|GM Jim Hendry trying to push Cubs to the top|
|Written by Admin|
|Sunday, 24 February 2008 13:58|
This year marks the 100th anniversary of the Chicago Cubs' last World Series winner.
``I'm just going by the last five. That's all I've been the GM for,'' Hendry said.
Five years ago the Cubs were right there, five outs from the World Series when they collapsed against the Florida Marlins in Game 6 of the NL championship series and then lost the next night, too.
It's an ever-so-close story that still lingers, but not too much for Hendry.
``It bugs me every now and then and actually I thought we were much better in '04. I thought we were the best team in the league in '04. That's how fragile the world is,'' he said.
``You look back now and we got Kerry Wood and Mark Prior in their prime and Carlos Zambrano coming and we sign Greg Maddux. I say, `Man this thing is not that tough.' It can fall apart on you pretty quick. It's a humbling game.''
After missing out on the NL wild card in 2004 with a final-week slump, the Cubs got back to the playoffs last season, winning the NL Central before being swept in the opening round of the playoffs by Arizona.
Hendry went on a $300 million spending spree last offseason, even wrapping up a deal with lefty Ted Lilly while hooked up to an EKG machine. Later that night, Hendry underwent an angioplasty to open a clogged artery.
Hendry is healthy now - although he's been fighting a bad cold this spring - and is trying to stay with an exercise regimen and shed a few pounds.
In an interview with The Associated Press, he touched on several issues, including the potential sale of the team, the return of former manager Dusty Baker to the same division as the Cubs and how he deals with the second guessing and constant analysis of every move he makes.
Tribune Co. is in the midst of trying to sell the Cubs as part of an $8.2 billion deal to take the company private under the leadership of real estate magnate Sam Zell.
Hendry said the uncertainty has not affected his ability to make deals, such as the $48 million, four-year contract the Cubs gave to Japanese outfielder Kosuke Fukudome this offseason.
``We've moved forward the last couple of years with our payroll,'' Hendry said. ``Nobody has told me we're cutting back in any area. We're going forward in Latin America and Asia. We have a fair budget for the draft and player development this year.''
And Hendry said he's not worried what a change in ownership will mean for him personally.
``You can't control who is going to own the club down the road. I don't know whether Sam Zell is going to keep the club or not. Or who he sells it to. How would I know? I'm not privy to any of that nor should I be,'' he said. ``I just figure it's our job to win enough games where it takes care of itself.''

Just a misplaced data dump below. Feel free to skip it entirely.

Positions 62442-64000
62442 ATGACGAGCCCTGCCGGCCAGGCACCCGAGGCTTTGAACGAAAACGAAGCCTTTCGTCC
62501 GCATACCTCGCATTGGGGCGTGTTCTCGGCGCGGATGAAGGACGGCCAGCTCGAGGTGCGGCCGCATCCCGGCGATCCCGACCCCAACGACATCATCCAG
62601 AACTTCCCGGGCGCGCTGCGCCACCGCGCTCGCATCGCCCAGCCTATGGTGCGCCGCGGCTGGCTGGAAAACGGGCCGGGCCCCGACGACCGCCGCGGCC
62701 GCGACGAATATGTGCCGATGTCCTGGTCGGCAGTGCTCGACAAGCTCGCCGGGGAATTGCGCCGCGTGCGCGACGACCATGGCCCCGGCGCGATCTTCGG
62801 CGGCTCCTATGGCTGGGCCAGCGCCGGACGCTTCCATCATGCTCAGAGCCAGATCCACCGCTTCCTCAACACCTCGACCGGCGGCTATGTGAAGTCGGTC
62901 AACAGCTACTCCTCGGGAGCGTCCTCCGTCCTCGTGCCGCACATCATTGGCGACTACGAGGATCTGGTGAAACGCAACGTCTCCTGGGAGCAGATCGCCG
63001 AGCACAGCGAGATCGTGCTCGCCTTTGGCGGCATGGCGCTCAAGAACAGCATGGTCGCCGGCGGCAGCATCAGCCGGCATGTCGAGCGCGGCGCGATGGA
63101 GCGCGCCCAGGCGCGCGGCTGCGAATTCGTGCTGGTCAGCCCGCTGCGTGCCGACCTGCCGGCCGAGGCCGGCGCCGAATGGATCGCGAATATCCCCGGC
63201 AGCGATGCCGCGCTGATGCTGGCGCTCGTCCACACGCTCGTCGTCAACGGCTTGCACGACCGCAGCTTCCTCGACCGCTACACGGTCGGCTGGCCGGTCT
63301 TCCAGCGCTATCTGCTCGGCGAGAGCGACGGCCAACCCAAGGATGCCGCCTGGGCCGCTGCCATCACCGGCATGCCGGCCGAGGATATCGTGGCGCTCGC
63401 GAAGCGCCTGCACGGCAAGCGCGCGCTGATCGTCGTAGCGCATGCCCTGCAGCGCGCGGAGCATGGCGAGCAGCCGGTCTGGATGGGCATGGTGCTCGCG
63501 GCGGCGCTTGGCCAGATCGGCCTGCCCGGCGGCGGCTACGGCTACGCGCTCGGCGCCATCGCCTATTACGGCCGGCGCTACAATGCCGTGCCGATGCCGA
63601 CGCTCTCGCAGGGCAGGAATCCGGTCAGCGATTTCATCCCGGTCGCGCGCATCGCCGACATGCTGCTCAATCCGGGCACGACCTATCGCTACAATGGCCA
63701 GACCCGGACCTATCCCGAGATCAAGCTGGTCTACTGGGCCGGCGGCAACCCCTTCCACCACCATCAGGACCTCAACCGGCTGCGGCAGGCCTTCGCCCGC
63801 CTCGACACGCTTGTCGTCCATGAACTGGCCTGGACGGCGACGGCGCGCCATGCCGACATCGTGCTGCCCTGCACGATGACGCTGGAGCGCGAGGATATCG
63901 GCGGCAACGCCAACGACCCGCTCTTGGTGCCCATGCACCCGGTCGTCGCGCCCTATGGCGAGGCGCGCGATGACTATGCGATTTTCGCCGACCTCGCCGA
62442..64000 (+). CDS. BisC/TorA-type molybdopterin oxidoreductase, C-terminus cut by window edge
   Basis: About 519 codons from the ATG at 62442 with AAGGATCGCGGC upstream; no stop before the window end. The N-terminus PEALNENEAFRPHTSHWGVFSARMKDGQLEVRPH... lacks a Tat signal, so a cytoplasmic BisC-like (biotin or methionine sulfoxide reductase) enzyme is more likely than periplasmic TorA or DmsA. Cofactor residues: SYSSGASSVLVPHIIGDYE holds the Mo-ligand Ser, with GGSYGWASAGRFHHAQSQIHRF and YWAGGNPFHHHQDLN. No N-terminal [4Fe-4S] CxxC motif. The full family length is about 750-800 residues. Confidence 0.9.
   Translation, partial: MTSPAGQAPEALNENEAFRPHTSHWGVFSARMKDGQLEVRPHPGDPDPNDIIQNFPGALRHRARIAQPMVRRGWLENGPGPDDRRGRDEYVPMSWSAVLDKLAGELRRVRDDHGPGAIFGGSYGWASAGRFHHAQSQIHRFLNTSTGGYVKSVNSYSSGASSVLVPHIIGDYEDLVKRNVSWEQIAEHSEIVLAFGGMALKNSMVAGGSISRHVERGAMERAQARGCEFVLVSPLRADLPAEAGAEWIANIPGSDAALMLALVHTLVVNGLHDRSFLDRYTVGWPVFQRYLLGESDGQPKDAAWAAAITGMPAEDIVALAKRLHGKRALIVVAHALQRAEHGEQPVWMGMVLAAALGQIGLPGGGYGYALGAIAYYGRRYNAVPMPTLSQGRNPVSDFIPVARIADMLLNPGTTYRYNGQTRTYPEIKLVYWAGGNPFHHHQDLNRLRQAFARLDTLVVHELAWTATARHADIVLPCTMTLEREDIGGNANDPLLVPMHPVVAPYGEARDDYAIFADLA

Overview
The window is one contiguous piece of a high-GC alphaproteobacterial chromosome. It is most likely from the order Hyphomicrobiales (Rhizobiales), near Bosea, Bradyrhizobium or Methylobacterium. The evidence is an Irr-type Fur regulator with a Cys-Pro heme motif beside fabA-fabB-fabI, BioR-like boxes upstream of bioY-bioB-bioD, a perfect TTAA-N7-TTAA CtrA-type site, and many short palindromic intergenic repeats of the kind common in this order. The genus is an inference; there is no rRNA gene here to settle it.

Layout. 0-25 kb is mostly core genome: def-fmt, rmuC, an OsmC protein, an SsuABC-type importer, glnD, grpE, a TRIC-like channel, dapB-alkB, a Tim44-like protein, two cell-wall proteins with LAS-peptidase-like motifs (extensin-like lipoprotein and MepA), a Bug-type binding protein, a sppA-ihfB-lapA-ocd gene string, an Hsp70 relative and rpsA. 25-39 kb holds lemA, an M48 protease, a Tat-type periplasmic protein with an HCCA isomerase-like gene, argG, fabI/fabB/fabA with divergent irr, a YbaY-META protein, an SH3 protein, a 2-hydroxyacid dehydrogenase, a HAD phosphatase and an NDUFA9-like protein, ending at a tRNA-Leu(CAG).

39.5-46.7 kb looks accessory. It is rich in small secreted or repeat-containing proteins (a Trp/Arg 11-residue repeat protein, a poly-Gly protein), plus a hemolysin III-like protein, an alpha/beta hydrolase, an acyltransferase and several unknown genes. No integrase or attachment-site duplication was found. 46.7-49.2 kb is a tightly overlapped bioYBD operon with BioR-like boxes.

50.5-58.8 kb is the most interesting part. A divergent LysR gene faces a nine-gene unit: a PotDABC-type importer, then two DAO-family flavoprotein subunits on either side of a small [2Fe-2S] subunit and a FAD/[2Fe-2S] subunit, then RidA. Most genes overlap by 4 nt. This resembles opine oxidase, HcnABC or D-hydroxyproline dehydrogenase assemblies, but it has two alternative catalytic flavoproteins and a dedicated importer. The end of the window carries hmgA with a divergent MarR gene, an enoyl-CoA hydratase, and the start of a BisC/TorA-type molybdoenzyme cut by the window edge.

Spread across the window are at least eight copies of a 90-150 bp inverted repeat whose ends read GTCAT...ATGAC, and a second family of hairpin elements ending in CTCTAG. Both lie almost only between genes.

Baker's contract was not renewed after a last-place finish in 2006. He led the Cubs to their first consecutive winning seasons in more than three decades in 2003 and 2004, but had to withstand a deluge of injuries, especially to top pitchers Wood and Prior.
Now, Baker will be back in Chicago several times as manager of the Cincinnati Reds.
``He belongs managing a club,'' Hendry said, adding that he and Baker had a good relationship. ``It didn't end well but certainly I never put the majority of that as his fault or anything like that. We had a lot of terrible injuries to a great young rotation. ... It just kind of got away from us. I think he'll do well.''
Lou Piniella was brought in to manage the team. It took a while after a slow start, but the Cubs overcame the Milwaukee Brewers and won the division title.
In addition to signing Fukudome to play right field, Hendry brought back Jon Lieber, the Cubs' last 20-game winner in 2001. It's no secret they've been interested in Orioles second baseman Brian Roberts, too. Hendry didn't address that issue directly but said the Cubs could still tweak their roster, if it's worth doing.
``I was hoping we would be able to do more after Christmas than we were able to do,'' he said. ``Hopefully, there will be an addition or so made during camp, whether it's significant or not remains to be seen.''
With every move he makes and sometimes with those he doesn't, Hendry is used to being analyzed, criticized and evaluated.
``I try to look at it as, `Who wouldn't want to be the GM of the Chicago Cubs?''' Hendry said. ``It's part of the world now, the scrutiny of the media. At the same time I expect us to be good all the time. If we're not, I usually start with the guy in the mirror first anyway. So it's real simple. If you are good enough to win enough games, you can avoid a whole lot of criticism. If you don't, then you got to expect it.''